I have loved dolls, history, and the Victorian Era since I was little and can credit my grandmother for that. As a young girl she gave me a Godey’s Fashion print for August 1870 from my great, great Aunt Flossie. I was captivated by the dresses and became hooked. I just love to research everything and anything about the Victorian Era. I also love to design Victorian dolls. I hope you enjoy my Victorian Dolls, Victorian Traditions,The Victorian Era, and Me blog.

Sunday, March 1, 2015

The History Of Faceless Dolls - Updated February 2015 - Part XI - Worry Dolls and Toothpick Dolls

Worry dolls originated in Guatemala and are said to take your worries away.  They may have very crude drawn dots for eyes or faces, or they may be entirely faceless.  Either way they are said to help calm the fears of children.

According to The Information Please Girls' Almanac By Alice Siegel - Page 148, "Worry Dolls - These are tiny dolls from Guatemala. You tell one worry to each doll, place the dolls you've told your worries to under your pillow, and by the morning they've taken your troubles away."

If you would like to see or read more of this article please click here.

The Utah Museum of Fine Arts created a wonderful Folk Art Dolls .PDF tutorial. The .PDF includes an introduction into "Doll Making As A Folk Art Tradition" and tutorials on making 4 different types of Folk Art dolls.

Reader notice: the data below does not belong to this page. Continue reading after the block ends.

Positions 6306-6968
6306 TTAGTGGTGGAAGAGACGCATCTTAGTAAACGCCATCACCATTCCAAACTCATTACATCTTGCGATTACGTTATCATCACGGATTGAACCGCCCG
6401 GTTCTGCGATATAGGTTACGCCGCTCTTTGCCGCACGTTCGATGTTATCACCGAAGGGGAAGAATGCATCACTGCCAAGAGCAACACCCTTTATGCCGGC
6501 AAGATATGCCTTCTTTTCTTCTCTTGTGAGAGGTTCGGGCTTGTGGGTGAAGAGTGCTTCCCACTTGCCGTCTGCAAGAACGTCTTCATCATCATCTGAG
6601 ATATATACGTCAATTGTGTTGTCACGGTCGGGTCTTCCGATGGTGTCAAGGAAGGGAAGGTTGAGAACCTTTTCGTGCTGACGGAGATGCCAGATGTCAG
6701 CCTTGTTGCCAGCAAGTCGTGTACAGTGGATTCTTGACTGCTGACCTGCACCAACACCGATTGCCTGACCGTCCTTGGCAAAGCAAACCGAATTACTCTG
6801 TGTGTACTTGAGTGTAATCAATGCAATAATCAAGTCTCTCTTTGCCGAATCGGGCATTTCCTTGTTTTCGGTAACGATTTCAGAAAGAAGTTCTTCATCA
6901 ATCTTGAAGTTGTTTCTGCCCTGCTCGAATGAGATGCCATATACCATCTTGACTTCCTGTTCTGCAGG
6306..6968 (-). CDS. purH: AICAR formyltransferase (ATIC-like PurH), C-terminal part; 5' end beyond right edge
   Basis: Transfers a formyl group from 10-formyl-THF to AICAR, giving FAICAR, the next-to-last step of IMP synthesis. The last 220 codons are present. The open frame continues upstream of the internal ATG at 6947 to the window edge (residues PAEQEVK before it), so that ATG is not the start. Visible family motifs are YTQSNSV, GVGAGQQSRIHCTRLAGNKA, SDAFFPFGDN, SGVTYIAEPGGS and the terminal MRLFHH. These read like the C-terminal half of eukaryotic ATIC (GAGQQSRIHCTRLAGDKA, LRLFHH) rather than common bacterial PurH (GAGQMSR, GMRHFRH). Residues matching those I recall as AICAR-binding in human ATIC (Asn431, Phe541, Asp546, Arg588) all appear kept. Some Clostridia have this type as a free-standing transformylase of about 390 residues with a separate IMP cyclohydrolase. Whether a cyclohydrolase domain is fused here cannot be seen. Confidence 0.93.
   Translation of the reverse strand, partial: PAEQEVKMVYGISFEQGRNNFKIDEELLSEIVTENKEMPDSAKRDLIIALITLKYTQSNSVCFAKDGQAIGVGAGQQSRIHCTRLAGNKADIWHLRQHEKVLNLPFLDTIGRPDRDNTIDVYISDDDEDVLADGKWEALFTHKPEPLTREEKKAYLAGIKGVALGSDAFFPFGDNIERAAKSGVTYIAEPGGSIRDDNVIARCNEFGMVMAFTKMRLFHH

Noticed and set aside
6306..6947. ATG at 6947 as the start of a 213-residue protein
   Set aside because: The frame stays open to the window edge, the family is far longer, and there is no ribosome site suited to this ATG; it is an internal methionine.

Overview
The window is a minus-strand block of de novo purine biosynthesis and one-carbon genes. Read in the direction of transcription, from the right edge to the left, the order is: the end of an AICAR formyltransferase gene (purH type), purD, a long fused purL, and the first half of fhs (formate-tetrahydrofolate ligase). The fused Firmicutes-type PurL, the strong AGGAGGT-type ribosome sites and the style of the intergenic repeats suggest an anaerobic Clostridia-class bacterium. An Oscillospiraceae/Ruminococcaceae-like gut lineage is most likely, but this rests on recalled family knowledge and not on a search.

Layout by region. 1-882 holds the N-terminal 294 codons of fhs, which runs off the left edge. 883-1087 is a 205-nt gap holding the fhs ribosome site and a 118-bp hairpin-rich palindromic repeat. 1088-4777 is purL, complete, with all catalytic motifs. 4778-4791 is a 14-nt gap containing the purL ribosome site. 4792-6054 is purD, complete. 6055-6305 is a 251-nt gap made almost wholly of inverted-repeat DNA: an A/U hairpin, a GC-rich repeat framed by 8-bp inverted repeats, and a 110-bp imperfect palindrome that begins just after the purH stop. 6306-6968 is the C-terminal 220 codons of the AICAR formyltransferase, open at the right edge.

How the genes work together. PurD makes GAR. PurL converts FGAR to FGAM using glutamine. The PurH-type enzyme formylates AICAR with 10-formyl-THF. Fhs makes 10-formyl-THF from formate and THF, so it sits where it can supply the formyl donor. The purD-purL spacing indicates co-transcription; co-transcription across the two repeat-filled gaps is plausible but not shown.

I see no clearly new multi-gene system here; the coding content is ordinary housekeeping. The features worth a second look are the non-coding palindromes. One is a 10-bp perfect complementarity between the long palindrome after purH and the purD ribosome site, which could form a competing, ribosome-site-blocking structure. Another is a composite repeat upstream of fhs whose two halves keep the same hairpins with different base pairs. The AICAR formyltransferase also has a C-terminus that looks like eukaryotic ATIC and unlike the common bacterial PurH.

According to the tutorial, "According to folklore, the doll will worry in the person's place, letting the child sleep peacefully.  The child will wake up without their worries, which will have been taken away by the dolls overnight.  The dolls come in sets of six and the Guatemalan tradition is to use one of the six worry dolls each night.  After six nights the worry is gone. The dolls are usually 1/2" to 2" tall and handmade using wood or wire as a frame and cotton fabric or thread for clothing."

Included in this tutorial is a section on Page 14 & 15 on How-To Guatemalan Worry Dolls, like the doll in the picture to the right.

If you would like to see and read the Folk Art Dolls tutorial please click here.